I’ve got a master copy of my CV done and have sent a trimmed down version to a local recruitment consultant. I’m starting my search local as I’d like to cut down my 3-4 hours of commuting per day, although I know this will also probably slow my reading. If I can get something local, I might even have time to learn to drive. Given that I’m rapidly coming up to 30 years old, I think I’m a late learner by anyone’s standards.

This has given me a couple of leads, which I’ll look at over the next few days. I’m not sure the jobs are right for me, but I’ll try to get an interview (not usually a problem, as my CV is fairly strong) anyway. You never know, but past experience shows my interview technique gets rusty quite quickly. So I normally need a couple of interviews as practice to get myself back to presentable and professional standards. I’m not saying I’m unprofessional normally. It’s just that to get a job you have to be flawless.

I’ve also opened a profile in Linked In as this was recommended to me. I’ve started asking for connections from lots of old work colleagues and uni mates, which is quite interesting as I’m not a great one for staying in touch. Careers and lives certainly go n different directions from those you expect them to.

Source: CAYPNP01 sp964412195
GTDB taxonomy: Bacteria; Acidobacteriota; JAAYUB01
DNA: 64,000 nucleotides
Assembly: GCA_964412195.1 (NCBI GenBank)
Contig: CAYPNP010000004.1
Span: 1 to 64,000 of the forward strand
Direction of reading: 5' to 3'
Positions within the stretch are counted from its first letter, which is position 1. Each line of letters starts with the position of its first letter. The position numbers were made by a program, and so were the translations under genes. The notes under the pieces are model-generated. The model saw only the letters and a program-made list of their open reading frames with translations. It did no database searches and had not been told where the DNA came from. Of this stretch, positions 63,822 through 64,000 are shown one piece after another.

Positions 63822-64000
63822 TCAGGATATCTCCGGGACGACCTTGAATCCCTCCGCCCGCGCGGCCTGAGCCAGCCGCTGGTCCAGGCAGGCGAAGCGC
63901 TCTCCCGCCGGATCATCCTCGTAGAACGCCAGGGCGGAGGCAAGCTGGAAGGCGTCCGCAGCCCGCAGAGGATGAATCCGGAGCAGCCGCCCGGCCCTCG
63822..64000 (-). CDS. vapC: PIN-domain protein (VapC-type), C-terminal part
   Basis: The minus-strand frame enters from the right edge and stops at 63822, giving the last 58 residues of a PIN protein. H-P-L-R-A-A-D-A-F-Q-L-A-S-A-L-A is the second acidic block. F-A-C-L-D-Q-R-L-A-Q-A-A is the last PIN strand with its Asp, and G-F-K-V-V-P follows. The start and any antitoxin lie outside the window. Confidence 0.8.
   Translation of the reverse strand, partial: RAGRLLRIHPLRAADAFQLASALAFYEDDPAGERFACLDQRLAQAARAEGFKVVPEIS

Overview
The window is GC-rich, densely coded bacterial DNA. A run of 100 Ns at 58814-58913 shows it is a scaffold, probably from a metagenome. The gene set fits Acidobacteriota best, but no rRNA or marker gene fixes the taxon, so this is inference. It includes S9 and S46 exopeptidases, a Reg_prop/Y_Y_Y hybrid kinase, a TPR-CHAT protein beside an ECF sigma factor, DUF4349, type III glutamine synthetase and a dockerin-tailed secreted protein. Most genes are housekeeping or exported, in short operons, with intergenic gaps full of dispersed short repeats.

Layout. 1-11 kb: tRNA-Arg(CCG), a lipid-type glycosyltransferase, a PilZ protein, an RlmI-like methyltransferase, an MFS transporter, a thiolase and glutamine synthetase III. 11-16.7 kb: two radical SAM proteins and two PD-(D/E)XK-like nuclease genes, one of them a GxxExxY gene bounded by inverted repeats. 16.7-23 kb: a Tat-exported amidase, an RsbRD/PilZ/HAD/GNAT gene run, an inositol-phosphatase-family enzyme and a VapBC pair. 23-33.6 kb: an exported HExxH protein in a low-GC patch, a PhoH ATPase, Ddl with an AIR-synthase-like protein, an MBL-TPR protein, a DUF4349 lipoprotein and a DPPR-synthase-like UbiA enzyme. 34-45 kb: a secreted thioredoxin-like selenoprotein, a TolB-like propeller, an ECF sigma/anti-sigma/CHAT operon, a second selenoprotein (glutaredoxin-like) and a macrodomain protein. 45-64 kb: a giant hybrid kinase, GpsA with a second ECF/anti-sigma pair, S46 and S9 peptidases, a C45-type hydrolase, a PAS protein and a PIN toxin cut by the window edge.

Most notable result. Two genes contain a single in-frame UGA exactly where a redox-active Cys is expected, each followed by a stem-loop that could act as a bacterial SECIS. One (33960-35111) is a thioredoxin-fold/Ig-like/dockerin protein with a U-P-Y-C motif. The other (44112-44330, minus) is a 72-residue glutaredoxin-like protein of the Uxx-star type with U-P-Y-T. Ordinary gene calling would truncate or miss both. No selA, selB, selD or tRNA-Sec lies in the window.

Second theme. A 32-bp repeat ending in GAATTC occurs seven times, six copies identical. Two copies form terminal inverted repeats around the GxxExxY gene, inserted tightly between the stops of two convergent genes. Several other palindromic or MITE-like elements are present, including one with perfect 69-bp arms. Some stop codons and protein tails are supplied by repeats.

If you have any hints and tips, please do drop me a note in the comment box.

The language of christians

Having looked at the language of Jesus a couple of weeks ago, there ensued an interesting conversation on Twitter. If I can find the all the tweets in my history, I’ll try and transcribe it for you sometime. The verdict seemed to line up with my post, though it did get embellished with the grand title of ‘the educated Rabbi theory.’

What I want to do here is try to apply the principles drawn out of that. Specifically, the issue that motivated me in writing this couple of posts is clear communication. Regular readers will be aware that I often make grammatical errors, changing my sentence structure half way through, so I am as much chiding myself as anyone else.

If Jesus spoke in the everyday vernacular using down-to-earth examples, why shouldn’t we? As Kenneth Bailey puts it in Jesus Through Middle Eastern Eyes:

Both Judaism and Islam have a sacred language. Christianity does not. This fact is of enormous significance.

Although different churches have their nuances, something I notice across denominations is that there is often a failure to use straightforward English.